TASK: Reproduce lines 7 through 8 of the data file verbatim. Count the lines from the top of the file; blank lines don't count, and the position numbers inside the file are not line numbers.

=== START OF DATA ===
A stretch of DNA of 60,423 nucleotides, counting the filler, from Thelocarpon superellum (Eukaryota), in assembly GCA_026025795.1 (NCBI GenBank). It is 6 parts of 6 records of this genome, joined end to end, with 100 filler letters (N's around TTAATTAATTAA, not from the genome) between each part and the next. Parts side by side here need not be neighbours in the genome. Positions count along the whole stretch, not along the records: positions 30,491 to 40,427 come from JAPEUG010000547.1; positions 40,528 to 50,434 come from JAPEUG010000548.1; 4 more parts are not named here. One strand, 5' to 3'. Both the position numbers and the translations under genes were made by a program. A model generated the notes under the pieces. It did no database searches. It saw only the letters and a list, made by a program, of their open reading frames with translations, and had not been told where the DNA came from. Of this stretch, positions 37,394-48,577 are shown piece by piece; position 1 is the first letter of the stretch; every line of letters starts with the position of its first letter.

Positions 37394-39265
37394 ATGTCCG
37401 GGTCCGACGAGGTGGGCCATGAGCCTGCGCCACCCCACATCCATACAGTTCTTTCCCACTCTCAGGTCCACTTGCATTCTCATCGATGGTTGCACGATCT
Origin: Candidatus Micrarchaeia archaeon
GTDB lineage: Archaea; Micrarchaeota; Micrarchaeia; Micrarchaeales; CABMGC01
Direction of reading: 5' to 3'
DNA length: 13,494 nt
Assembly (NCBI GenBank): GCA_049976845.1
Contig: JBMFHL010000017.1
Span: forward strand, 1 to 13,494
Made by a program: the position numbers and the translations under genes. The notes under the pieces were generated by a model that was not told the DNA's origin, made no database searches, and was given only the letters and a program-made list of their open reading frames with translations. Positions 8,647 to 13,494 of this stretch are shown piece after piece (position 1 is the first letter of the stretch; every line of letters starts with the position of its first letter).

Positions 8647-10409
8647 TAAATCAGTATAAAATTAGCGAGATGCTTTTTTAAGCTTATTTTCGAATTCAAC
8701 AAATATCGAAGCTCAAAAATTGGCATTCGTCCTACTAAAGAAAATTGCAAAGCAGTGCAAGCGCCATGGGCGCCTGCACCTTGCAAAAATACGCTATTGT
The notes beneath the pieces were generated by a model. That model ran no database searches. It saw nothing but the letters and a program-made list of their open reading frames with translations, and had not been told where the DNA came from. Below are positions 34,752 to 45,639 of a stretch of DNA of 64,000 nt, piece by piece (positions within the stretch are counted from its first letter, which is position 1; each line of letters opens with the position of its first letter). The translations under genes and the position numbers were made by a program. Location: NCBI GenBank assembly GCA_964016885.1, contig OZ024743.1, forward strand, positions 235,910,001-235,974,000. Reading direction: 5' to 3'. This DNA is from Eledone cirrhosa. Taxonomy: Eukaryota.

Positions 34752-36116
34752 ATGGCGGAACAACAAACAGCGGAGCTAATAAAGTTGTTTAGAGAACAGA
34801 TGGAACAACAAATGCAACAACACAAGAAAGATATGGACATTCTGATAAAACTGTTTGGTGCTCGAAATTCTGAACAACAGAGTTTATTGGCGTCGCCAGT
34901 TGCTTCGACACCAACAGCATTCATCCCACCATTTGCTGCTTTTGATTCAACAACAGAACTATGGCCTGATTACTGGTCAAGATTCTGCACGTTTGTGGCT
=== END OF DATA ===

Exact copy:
Direction of reading: 5' to 3'
DNA length: 13,494 nt